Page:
Trialing the future of broadcast
Firstly, can you tell us about some of the RFS broadcast projects?
At RFS it’s always been a pleasure to be involved with an array of exciting projects, from the One World Trade Centre deployment, to supporting state driven education projects in Arkansas. However, one of the most exciting and challenging projects we are currently working on is the SBTVD forum trials taking place in Brazil. The project is looking to test and compare future standards combined with both MIMO and channel bonding technologies for over the air broadcast transmission. The aim of the trial is to provide real world results that will enable informed discussion and decisions and the results could have a huge impact on what that future of broadcast looks like.
Can you tell us a little more about the SBTVD project; how is RFS involved?
The trials are comparing different types of orthogonal polarization MIMO transmission across four different broadcast standards. They are the Chinese standard - DTMBA, the Japanese standard - ISDBT advanced, the US standard - ATSC 3.0, and 5G broadcast. The trial organizers were looking for equipment that would allow the candidate solutions to be tested in the most controlled conditions possible. This meant limiting the number of variables to ensure that the experimental results were not impacted by additional factors, for example equipment that would need to be mounted at different heights for each experiment. The RFS solution therefore needed to be flexible enough to allow all the different MIMO configurations to all be transmitted from a single antenna at a fixed height on the tower.
This is exactly what we were able to deliver. The system we offered can transmit three different combinations of orthogonal polarizations, be that horizontal and vertical polarizations, +/- 45-degree slant polarizations, or dual left-handed/right-handed circular polarizations. The changes can be made by a simple adjustment at the transmitter which allows for the most accurate and controlled testing possible because the transmission emanates from exactly the same location on the tower for each test. In addition to the multiple MIMO configurations, the system included filtering equipment to allow channel bonding of two broadcast channels. Moreover, this filtering system had to ensure that the two test channels used in this experimental SFN did not interfere with existing adjacent channel broadcast transmissions emanating from the main transmission site. Custom mask filter responses were developed that addressed the adjacent channel interference concerns.
What will the results of the trials mean for the future of over the air broadcasting?
The technology is not only helping to inform the future of broadcasting by allowing precise, direct comparison within the trials, but also demonstrates what the equipment may need to deliver when we reach the stage of real-world deployments.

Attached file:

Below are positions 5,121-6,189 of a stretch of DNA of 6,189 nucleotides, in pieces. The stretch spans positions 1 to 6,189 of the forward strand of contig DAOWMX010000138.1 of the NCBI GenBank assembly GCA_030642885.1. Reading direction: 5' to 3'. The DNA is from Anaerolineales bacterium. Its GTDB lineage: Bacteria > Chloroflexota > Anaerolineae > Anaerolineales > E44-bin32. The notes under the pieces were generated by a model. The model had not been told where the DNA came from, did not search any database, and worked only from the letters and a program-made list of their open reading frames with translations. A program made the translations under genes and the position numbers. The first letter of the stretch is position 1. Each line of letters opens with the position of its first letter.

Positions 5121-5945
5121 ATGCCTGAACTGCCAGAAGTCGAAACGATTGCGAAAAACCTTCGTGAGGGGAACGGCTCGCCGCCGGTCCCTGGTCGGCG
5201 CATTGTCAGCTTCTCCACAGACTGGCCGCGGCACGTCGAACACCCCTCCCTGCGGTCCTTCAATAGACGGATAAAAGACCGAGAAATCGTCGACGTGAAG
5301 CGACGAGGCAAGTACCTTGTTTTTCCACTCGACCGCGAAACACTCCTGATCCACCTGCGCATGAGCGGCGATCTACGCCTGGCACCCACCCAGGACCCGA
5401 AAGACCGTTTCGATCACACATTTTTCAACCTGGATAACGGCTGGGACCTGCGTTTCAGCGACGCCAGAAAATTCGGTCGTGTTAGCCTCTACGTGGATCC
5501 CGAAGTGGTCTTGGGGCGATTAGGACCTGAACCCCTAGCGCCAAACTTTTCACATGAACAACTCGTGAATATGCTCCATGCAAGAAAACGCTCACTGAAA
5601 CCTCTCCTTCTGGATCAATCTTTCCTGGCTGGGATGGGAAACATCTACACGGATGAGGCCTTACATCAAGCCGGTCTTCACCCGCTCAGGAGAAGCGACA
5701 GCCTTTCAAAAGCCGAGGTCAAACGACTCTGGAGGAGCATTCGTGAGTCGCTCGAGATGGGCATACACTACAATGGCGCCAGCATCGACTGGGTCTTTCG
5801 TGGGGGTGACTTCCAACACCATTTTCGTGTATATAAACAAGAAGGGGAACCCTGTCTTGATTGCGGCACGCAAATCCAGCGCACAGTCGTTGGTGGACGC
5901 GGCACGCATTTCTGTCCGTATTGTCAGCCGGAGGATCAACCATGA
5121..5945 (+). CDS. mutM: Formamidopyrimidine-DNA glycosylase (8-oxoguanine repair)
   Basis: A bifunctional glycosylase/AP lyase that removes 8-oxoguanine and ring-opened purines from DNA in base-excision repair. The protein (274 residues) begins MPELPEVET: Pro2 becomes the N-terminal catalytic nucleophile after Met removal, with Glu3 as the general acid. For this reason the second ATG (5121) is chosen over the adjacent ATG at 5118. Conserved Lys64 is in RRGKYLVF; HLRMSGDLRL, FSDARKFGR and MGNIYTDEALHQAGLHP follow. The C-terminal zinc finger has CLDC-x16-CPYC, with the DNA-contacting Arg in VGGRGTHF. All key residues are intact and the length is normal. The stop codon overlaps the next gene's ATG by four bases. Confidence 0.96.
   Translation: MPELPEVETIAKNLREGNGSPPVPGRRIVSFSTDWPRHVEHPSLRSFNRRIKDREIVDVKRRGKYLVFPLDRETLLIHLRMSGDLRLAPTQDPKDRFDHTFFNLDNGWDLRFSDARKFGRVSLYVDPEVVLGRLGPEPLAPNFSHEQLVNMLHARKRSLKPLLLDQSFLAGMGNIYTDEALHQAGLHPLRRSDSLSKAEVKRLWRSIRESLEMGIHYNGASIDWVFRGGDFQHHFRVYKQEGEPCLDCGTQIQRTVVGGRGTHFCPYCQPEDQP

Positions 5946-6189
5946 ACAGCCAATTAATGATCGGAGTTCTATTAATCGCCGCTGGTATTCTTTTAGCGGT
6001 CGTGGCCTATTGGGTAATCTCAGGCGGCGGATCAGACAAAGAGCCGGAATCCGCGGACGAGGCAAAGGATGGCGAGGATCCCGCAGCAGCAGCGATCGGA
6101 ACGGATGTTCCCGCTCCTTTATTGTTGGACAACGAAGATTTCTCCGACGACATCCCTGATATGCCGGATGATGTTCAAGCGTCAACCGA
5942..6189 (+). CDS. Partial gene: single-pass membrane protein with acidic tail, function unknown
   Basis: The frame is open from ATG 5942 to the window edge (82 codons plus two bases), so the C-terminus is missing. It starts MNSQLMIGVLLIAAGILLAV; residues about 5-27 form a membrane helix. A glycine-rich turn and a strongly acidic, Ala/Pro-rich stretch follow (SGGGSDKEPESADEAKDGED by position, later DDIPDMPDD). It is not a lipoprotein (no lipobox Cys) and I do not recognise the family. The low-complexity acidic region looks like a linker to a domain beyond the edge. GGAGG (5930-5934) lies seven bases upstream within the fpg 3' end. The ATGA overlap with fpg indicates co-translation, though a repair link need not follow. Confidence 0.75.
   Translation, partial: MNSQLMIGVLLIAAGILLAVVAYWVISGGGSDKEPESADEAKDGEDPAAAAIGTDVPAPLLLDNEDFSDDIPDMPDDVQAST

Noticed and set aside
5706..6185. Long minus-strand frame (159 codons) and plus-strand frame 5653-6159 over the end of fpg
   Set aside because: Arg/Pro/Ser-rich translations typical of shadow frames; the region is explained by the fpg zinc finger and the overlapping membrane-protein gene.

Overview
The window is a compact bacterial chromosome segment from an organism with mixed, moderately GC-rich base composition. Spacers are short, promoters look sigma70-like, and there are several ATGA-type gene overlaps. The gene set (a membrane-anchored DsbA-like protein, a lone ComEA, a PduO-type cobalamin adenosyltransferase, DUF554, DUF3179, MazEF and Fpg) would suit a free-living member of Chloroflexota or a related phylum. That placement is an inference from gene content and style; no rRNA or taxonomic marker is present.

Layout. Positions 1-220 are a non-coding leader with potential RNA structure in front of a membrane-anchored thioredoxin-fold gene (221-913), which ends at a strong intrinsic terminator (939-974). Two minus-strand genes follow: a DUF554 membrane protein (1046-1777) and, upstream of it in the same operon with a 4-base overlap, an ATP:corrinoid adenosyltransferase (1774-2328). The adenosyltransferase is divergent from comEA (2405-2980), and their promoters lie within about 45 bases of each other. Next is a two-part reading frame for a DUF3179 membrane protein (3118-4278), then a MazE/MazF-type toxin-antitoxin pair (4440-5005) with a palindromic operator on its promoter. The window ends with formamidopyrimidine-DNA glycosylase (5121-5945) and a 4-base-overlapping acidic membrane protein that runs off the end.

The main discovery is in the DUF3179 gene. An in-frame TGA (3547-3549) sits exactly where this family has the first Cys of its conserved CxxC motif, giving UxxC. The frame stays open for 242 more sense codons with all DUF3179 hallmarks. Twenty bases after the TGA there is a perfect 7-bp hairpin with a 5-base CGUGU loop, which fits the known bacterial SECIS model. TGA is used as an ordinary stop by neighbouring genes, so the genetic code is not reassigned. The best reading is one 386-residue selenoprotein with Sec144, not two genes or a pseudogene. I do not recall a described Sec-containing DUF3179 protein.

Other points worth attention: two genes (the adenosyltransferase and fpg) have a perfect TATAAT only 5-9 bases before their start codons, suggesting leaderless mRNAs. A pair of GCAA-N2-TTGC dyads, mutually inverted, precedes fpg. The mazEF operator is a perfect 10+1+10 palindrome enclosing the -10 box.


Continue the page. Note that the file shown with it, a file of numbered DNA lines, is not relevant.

The RFS solution has several key benefits for broadcasters when transitioning to a new standard. The ability to deliver multiple independent polarizations, including independent dual polarizations for MIMO, from the same antenna is a real plus as it enables broadcasters to transmit additional content due to the increased payload capacity. The solution also allows multiple standards to be transmitted from a single antenna system using the optimum parameters for each standard, for example, ISDBT or DVB-T using the traditional horizontal polarization, while at the same time transmitting 5G or ATSC3 using dual left/right polarizations to support MIMO. Systems such as this can allow for a seamless transition with minimal disruption.
Additionally, the fact that the antenna packs in more functionality than existing equipment brings additional advantages. The condensed system lightens the wind load on towers addressing the continual problem of tower overcrowding.
Are there any additional benefits that this equipment offers?
Beyond the benefits for broadcasters, this type of antenna can deliver additional functionality that is felt by the end user. Use of dual polarizations can increase the capacity for program content. This is perfect to support next generation broadcasting use cases, for example delivering 4K or 8K content. The addition of channel bonding, that will also be tested during the trials, further increases capacity to a factor approaching four times the baseline capacity.
Alternatively, some of the increased capacity could be traded off to increase the robustness of the transmission. One scenario that will be tested is the reception of high-definition content using indoor antennas which would enable the use of plug and play TVs without the need for large exterior antennas. Another scenario that can make use of the increased robustness is to increase the frequency re-use factor to the extent that different programs could be transmitted from different cells, allowing for example advertising that is targeted by geography. Overall, the system will allow broadcasters to deliver advanced content in the most spectrum efficient way, to make the most of the assets they have, while providing customers with a premium service.
What are your takeaways from the trials so far?
For now, it is very encouraging to see that the equipment is facilitating the smooth running of the trials and we’re looking forward to seeing the resulting report at the beginning of next year. Equally, it is also great to see that the RFS equipment is providing a blueprint for the infrastructure of the future that would allow broadcasters to maximize their offering without the need for additional spectrum resources.
If you would like to hear more about our participation in the SBTVD forum broadcast trials, get in touch with Nick Wymant, Global Product Manager Broadcast.
About the author
Global Product Manager Broadcast